Board members agreed that conservation did not have to be forced into a form-based zoning format, but rather expand on it. "By enabling legislation, it's our perrogative and responsibility to make suggestions on what changes could be made to the ordinance."

Powell pointed out that Smart- Code, the form-based zoning module that the town is currently reviewing, has an environmental module that might be a possibility for implementing suggestions from the commission.

In a discussion about the Round Marsh Restoration Project, commissioner Carol Trocki called for volunteers that would be willing to help monitor planning in the wetlands area this spring. Monitoring tasks will include vegetation sampling, water table checks, and mosquito sampling. "If folks are interested in helping or know if anyone who is interested, let me know," Trocki said. A proposed schedule, details on work to be done, and budget needs will be submitted at the February meeting.

In other business, Powell reported on his visit to last month's Wind Energy Committee meet- ing. He noted the committee had used some of the suggestions offered by the commission, but voiced concern that the committee would pre-select sites before an official request for consulting bids was posted. Powell urged more communication between the two groups.

Also in other business, commissioner Jennifer Talancy announced an invasive plant management certification program to be held at the Bay Campus of the University of Rhode Island. The two-day course, to be held Jan. 23 and 24, seeks to educate participants in regulations and techniques of managing invasive vegetation particular to the coastal buffer zone. "This is the first year this is being undertaken, and there are plans on having a course like this annually," Talancy noted.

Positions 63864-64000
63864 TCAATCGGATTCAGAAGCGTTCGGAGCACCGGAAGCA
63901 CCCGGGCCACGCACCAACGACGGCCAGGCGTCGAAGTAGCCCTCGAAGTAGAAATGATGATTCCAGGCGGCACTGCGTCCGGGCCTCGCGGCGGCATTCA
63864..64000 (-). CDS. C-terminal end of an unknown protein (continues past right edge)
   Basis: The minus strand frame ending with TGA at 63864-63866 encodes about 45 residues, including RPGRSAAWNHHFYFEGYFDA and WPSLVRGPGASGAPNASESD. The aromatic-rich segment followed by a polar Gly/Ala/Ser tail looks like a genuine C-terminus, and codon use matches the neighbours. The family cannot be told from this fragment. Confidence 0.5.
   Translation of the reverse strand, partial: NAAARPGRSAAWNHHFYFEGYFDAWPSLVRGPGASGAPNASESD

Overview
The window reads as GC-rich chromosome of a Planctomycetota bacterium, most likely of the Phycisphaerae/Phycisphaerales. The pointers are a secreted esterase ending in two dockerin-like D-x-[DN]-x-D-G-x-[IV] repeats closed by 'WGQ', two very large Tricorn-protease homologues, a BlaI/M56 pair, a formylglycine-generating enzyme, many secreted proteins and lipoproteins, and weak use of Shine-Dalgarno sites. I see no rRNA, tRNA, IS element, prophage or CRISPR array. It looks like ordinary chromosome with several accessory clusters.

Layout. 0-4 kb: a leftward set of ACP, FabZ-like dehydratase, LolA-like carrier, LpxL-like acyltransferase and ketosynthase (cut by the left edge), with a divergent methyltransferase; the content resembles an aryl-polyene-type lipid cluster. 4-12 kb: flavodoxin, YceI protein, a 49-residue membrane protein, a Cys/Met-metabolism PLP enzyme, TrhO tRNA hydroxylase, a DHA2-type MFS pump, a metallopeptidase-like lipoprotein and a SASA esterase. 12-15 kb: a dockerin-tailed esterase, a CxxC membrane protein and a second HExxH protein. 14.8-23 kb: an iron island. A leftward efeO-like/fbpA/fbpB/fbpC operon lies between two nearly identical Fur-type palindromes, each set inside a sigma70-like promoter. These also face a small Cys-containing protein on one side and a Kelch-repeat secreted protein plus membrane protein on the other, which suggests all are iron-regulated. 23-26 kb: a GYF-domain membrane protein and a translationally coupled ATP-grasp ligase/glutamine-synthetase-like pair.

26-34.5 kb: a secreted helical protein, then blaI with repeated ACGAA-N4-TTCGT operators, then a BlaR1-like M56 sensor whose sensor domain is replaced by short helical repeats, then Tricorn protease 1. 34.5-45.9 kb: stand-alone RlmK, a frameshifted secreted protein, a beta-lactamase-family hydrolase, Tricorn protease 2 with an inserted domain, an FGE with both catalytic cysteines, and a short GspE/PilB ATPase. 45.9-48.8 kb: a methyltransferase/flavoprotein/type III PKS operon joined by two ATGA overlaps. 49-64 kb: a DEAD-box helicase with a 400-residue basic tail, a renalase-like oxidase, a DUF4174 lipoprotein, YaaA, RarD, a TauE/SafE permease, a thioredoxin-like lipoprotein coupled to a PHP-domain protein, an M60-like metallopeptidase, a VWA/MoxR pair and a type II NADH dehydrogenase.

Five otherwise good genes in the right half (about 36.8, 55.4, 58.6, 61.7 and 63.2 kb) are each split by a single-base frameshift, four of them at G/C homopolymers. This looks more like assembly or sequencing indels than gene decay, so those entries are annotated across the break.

In new business, Talancy reported a count of residential docks taken from a study of aerial photographs of the island between 1997 and 2003. In 1997, 46 docks were counted, and 63 docks were found in 2003. "That's a difference of 16 docks in six years," she noted. A majority of the docks, a count of 25, were located from East Ferry to the north end of the island. "I don't think people realize how docks are proliferating," Powell commented.

In a discussion about sole source aquifers Powell noted that Ellen Winsor called him to say the application to obtain a sole source aquifer has been revised, and the federal Environmental Protection Agency has scheduled a public hearing in February at the library. Powell expressed disappointment that Winsor never responded to a letter sent to her by the commission. The letter listed three questions to be answered, including a request for a copy of the revised EPA application, which was also ignored by Winsor.

"The concept behind it (the designation) is good, but the problems are the strings that might be attached to it," Powell said. "For example, it would affect any road projects that would receive federal funding."